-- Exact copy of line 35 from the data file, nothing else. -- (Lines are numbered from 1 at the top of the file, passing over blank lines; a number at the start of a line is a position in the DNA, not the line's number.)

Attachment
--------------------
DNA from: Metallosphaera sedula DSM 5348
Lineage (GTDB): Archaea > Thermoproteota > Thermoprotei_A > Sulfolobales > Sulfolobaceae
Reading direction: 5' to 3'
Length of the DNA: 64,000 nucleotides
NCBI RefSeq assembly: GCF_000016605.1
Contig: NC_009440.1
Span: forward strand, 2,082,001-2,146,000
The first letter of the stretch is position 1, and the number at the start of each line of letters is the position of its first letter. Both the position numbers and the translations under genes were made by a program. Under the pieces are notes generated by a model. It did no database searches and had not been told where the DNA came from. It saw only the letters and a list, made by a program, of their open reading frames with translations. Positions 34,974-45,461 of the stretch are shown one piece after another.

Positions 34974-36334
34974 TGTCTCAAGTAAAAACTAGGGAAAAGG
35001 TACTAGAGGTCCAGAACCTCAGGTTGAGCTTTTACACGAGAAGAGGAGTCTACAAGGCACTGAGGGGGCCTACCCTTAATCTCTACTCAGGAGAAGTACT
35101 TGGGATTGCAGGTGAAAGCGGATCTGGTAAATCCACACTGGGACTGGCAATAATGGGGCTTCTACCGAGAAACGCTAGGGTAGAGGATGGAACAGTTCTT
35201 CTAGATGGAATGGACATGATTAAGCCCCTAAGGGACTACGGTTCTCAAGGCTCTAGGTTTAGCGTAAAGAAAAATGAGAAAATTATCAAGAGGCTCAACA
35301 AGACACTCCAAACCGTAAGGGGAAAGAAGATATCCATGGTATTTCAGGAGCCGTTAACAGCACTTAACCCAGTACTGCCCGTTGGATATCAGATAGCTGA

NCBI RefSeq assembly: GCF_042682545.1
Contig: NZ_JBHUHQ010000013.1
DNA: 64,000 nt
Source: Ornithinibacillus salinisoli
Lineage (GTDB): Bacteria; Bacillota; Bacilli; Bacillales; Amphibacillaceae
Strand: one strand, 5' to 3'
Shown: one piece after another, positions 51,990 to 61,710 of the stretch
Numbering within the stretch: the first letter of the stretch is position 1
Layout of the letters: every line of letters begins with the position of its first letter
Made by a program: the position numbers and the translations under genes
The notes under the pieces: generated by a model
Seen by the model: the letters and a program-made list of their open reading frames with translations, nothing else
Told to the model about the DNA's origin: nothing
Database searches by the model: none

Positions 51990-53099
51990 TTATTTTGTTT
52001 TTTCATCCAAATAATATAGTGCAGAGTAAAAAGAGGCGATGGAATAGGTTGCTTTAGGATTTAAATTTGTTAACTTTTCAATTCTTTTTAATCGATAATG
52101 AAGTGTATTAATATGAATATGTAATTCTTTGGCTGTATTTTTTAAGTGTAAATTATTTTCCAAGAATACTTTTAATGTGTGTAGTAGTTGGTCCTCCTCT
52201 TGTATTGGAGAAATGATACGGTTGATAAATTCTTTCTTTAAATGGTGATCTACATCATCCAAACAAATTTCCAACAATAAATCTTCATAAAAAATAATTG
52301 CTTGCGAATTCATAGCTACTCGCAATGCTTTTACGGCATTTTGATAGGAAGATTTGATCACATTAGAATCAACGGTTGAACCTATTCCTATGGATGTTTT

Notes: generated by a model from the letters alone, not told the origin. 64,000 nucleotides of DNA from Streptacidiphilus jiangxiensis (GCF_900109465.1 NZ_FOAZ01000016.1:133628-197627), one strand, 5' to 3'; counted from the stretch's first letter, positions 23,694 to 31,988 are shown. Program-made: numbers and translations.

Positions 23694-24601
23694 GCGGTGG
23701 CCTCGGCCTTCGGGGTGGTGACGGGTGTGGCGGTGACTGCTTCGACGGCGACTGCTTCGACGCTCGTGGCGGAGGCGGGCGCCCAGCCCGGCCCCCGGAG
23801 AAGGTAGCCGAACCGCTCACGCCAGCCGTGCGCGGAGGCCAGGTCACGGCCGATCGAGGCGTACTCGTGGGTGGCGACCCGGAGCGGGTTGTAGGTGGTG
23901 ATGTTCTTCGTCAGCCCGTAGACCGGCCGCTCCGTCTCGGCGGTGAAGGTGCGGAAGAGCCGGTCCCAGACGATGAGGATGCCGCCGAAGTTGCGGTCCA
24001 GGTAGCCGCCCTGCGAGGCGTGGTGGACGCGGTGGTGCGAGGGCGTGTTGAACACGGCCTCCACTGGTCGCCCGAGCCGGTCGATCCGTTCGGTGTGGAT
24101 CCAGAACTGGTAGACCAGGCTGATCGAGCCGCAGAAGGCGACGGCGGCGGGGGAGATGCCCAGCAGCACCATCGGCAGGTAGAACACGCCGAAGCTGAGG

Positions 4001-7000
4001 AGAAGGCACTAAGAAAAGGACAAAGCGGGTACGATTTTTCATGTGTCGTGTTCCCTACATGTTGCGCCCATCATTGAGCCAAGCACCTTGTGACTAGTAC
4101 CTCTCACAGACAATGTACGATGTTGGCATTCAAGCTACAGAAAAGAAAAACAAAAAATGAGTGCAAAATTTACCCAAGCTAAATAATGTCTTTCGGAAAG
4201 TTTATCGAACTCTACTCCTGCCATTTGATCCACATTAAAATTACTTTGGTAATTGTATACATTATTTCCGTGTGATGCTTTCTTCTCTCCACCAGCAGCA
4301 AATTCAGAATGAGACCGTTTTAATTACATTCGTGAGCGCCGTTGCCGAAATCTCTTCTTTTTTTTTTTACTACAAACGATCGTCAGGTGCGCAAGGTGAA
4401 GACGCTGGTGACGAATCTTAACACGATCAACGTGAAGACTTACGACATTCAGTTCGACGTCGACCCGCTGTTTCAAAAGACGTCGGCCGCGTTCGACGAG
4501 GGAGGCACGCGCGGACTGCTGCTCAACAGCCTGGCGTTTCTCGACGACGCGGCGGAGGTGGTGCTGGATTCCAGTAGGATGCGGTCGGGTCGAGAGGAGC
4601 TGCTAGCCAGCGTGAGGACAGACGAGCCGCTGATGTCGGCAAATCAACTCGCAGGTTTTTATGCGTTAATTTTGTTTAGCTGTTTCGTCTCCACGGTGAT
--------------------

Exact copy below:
Notes: generated by a model from the letters alone, not told the origin. 64,000 nucleotides of DNA from Streptacidiphilus jiangxiensis (GCF_900109465.1 NZ_FOAZ01000016.1:133628-197627), one strand, 5' to 3'; counted from the stretch's first letter, positions 23,694 to 31,988 are shown. Program-made: numbers and translations.